• Cushions/bolsters – Place cushions or rolled-up towels under their knees to make W-sitting physically uncomfortable.

  • Floor time – Increase floor play time to strengthen the core and legs. Have them play on their stomachs, in tall kneeling, and with their legs extended.

  • Sitting supports – Use small stools, cushions, or folded blankets to prop their legs and encourage better alignment. A small footrest can help keep your legs forward.

  • Take breaks – Have them get up and move every 15-20 minutes during seated activities to reset their position.

  • Modeling – Demonstrate proper sitting regularly so they learn from you.

With consistent cues and alternatives, you can help minimize W-sitting without a struggle. Pay attention to periods of fatigue when it may occur more. Other sitting positions to try:

  • Criss cross/Tailor pose
  • Long sitting/Legs out straight
  • Side sitting/Leg to one side
  • Tall kneeling/Kneeling upright

The key is providing gentle reminders and making the physical environment less conducive to W-sitting. With time, good sitting habits will form.

 

Adapting Activities

W-sitting can present challenges during certain activities at home or school. However, there are ways to adapt activities to accommodate different sitting styles.

  • Provide pillows, cushions, or wedges to make floor sitting more comfortable. This allows w-sitters to participate while maintaining their sitting preference.

  • Use lap desks or clipboards so kids can draw or do activities while w-sitting. Look for vertical surfaces to use.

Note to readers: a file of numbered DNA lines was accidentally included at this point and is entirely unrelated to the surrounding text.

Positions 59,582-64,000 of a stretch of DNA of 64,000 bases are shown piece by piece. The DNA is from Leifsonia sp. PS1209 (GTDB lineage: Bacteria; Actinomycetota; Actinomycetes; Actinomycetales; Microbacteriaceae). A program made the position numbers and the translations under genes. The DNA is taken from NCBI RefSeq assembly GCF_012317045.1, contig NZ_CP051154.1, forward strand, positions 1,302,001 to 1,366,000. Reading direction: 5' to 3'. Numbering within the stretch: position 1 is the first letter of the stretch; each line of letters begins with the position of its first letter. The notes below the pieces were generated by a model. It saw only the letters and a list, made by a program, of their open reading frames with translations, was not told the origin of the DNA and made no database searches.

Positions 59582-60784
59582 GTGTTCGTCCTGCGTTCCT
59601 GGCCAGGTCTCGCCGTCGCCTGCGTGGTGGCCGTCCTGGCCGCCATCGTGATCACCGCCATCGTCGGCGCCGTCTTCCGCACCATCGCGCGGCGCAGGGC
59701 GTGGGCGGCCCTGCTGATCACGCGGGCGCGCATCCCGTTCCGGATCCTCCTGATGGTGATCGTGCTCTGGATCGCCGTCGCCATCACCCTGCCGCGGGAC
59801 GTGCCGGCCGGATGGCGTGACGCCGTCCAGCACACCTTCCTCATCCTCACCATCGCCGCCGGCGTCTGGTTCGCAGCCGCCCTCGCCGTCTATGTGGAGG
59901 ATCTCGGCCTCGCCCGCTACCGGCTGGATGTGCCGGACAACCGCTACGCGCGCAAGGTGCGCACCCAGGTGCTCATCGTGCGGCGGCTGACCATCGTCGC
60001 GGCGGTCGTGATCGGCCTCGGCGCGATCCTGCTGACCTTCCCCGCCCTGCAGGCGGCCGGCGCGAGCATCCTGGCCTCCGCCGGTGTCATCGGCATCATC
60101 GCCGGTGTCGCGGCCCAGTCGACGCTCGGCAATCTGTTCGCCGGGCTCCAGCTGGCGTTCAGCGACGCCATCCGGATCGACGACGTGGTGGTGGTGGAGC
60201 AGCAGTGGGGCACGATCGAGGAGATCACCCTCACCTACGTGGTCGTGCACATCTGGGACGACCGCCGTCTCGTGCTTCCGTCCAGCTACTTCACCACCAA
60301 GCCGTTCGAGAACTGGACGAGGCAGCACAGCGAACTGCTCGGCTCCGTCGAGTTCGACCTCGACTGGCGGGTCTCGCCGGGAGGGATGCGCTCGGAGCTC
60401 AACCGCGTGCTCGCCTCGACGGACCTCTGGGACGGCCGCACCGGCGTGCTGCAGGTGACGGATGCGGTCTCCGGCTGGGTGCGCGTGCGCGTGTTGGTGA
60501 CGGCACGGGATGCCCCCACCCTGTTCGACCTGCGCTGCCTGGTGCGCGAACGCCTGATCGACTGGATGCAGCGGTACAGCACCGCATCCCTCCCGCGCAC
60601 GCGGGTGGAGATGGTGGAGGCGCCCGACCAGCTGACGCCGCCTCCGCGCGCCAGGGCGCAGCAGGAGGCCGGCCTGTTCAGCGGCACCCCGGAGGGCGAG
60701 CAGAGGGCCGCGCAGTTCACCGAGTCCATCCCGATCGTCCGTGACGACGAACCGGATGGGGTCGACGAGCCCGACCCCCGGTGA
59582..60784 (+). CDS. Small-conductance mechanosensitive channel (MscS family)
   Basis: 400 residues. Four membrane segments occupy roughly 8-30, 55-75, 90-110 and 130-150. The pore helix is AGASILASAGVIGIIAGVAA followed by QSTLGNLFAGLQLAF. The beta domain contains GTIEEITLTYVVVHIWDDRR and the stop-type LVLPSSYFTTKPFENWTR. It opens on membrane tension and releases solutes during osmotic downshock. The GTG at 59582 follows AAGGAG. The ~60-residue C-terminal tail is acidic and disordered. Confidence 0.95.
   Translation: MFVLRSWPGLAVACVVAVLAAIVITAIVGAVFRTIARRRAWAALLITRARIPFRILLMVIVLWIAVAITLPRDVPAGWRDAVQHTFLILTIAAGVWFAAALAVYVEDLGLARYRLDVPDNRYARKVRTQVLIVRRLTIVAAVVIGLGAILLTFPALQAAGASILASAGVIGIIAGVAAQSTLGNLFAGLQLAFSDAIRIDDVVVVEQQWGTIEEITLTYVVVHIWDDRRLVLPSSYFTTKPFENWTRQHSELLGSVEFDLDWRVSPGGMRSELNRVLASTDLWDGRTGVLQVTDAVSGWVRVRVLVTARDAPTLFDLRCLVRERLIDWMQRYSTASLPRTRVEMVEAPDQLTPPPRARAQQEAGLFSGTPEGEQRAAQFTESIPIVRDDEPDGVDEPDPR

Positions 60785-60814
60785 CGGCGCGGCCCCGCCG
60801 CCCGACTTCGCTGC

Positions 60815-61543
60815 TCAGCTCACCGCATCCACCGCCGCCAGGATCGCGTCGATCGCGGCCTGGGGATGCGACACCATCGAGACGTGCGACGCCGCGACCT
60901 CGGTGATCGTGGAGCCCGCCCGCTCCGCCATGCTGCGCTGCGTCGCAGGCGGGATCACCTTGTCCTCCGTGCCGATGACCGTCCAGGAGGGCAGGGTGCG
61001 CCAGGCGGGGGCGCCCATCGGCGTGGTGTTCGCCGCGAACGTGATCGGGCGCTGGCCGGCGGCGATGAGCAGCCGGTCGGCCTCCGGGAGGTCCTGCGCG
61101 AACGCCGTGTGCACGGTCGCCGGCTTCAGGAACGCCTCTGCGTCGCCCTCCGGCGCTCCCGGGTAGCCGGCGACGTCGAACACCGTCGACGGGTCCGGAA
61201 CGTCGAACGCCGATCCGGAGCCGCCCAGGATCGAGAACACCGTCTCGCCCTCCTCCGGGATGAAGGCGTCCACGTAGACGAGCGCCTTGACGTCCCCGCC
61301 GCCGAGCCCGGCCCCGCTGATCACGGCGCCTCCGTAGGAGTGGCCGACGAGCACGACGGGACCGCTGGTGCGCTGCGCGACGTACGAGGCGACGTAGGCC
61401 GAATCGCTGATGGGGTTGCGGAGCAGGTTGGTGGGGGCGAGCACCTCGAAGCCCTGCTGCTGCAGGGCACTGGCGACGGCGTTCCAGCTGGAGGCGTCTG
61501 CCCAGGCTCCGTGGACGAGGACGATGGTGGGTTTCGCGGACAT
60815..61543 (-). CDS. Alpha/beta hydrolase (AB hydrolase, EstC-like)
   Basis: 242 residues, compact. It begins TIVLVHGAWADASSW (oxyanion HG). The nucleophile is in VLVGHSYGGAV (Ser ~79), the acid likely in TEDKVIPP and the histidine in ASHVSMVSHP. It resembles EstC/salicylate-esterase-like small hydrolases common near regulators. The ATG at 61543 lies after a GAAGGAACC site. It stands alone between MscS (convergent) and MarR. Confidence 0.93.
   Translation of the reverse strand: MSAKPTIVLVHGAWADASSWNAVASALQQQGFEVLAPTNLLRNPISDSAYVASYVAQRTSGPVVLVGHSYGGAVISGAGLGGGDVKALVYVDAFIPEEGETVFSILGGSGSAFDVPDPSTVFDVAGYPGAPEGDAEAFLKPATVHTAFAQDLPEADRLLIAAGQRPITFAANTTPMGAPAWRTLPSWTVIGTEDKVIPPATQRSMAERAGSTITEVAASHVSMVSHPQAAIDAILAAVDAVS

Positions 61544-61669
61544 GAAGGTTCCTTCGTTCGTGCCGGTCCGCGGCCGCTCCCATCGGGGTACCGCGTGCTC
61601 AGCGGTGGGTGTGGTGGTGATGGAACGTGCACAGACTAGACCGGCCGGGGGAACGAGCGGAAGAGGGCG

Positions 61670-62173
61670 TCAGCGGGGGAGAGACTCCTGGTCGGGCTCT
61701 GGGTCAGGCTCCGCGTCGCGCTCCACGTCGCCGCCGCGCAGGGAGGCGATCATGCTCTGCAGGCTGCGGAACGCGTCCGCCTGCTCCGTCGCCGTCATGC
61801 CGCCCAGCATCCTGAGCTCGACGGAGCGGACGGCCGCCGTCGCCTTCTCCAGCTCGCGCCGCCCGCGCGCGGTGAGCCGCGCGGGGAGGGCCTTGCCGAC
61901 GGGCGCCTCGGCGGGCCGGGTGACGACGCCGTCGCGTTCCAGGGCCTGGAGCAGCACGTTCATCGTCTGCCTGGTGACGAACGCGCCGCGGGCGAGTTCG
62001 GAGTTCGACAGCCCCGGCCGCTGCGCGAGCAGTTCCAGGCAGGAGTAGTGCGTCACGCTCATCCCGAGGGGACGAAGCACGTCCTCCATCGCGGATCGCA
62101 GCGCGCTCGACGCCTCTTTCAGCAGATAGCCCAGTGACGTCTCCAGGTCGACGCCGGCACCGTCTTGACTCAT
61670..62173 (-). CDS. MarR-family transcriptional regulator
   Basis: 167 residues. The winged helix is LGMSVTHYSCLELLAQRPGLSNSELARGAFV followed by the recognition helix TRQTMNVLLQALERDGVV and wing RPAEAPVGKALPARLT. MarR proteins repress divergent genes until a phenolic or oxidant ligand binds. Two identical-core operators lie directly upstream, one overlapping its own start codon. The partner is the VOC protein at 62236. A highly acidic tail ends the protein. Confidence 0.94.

• During storytime or circle time, allow w-sitters to face the wall and lean back for support. Or let them lie on their stomachs.

  • Set up work stations for activities like puzzles or crafts at an appropriate height for w-sitting. A coffee table or ottoman can work.

  • Encourage regular movement breaks during long seated activities. This gives w-sitters a chance to stretch and move.

  • For group activities that require kneeling, provide soft mats or pads for w-sitters to kneel on.

  • During meals, use a small chair rather than a bench to let w-sitters eat at the table comfortably.

  • Allow different sitting positions during play. Bean bag chairs, inflatable seats, and squishy floor mats provide options.

  • Avoid forcing a child out of w-sitting if it’s their preferred style. Work with them to adapt activities instead.

The key is providing an environment where w-sitting kids can participate fully in activities alongside peers. Simple accommodations go a long way to support diverse sitting needs.

 

Outlook and prognosis

The long-term impact of persistent W-sitting in young children is an area requiring more research. However, some potential effects include:

  • Decreased range of motion in the hips and legs. W-sitting requires external hip rotation and abduction, which can cause tightness and stiffness over time if not counteracted with stretching and exercises. This may make other sitting positions less comfortable.

  • Delayed motor skills. W-sitting is less stable than other sitting positions, requiring more effort to balance. This can interfere with the development and coordination of movements and motor planning.